Compounding the threat posed, intentionally or not, foreign governments’ talent recruitment and “brain gain” programs (as some in China call them) also encourage theft of intellectual property from U.S. universities. For example, China’s talent recruitment plans, such as the Thousand Talents Program, offer competitive salaries, state-of-the-art research facilities, and honorific titles, luring both Chinese overseas talent and foreign experts alike to bring their knowledge and experience (or that of advisors and colleagues) to China.
Regardless of motive, this exploitation comes at great cost to U.S. interests. When these foreign academics unfairly take advantage of the U.S. academic environment, they do so at a cost to the institutions that host them, as well as to the greater U.S. innovation ecosystem in which they play a role. Directly or indirectly, their actions cost money, jobs, expertise, sensitive information, advanced technology, first-mover advantage, and domestic incentive to innovate.
For example, from a purely financial perspective, counterfeit goods, pirated software, and the theft of trade secrets costs the United States as much as $600 billion annually. This loss of money also results in loss of jobs and reduction in funding opportunities to pursue new research and development. Less quantifiable are intellectual property theft’s second-order effects on the U.S. economy and its innovation sectors. When competitors iteratively and successfully steal trade secrets and intellectual property, U.S. academic institutions and firms lose incentive and shareholder support to remain market leaders and innovators. The short- and long-term loss of these advantages makes American schools and firms less competitive globally.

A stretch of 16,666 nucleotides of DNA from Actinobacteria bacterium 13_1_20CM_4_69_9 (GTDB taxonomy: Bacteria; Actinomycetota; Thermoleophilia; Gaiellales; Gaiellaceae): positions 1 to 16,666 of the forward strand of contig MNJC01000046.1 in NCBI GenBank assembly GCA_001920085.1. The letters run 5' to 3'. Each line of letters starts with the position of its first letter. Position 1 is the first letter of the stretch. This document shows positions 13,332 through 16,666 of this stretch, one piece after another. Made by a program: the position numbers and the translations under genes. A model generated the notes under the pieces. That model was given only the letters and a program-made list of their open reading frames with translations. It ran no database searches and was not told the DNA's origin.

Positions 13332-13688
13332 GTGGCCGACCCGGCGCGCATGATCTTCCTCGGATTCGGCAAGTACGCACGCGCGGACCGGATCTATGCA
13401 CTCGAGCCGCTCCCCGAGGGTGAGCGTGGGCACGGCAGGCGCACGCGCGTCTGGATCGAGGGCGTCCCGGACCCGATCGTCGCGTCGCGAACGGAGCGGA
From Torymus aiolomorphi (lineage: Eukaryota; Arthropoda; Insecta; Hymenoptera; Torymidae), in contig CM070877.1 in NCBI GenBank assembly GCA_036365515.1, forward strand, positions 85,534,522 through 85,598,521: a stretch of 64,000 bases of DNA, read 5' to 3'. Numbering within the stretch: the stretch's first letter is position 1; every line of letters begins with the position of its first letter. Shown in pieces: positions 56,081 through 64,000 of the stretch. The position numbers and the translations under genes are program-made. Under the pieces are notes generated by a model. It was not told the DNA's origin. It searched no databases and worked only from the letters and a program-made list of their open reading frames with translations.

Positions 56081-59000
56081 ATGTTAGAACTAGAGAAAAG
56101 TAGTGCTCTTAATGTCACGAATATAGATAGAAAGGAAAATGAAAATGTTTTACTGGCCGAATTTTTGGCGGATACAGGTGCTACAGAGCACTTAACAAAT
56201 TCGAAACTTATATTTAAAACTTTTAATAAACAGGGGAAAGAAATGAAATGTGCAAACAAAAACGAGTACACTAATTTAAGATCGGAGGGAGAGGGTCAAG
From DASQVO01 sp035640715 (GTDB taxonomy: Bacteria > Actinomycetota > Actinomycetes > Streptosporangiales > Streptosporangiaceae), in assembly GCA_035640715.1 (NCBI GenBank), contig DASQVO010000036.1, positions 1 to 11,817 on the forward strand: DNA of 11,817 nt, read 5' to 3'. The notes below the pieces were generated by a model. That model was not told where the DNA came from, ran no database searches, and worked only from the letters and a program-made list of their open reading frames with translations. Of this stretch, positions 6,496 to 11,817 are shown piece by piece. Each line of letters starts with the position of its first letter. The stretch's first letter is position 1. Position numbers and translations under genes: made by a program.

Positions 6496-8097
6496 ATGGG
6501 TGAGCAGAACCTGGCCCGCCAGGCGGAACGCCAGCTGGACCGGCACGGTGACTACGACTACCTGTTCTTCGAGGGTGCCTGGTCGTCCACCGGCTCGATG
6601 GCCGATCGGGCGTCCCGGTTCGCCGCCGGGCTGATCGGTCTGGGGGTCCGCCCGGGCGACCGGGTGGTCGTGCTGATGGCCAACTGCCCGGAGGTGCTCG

A variety of additional factors further enhance U.S. academic institutions’ vulnerability. For example, lack of written contracts means that U.S. academic institutions have limited legal recourse when visiting academics steal trade secrets. Unlike in the corporate world, university researchers are rarely required to sign nondisclosure agreements or terms of collaboration, which many professors view as volatile of the spirit of academic openness. Unfortunately, this contractual paucity makes proving foreign intellectual property theft challenging since U.S. economic espionage law requires the victim of the theft to demonstrate that he took reasonable precautions to protect the secrets stolen.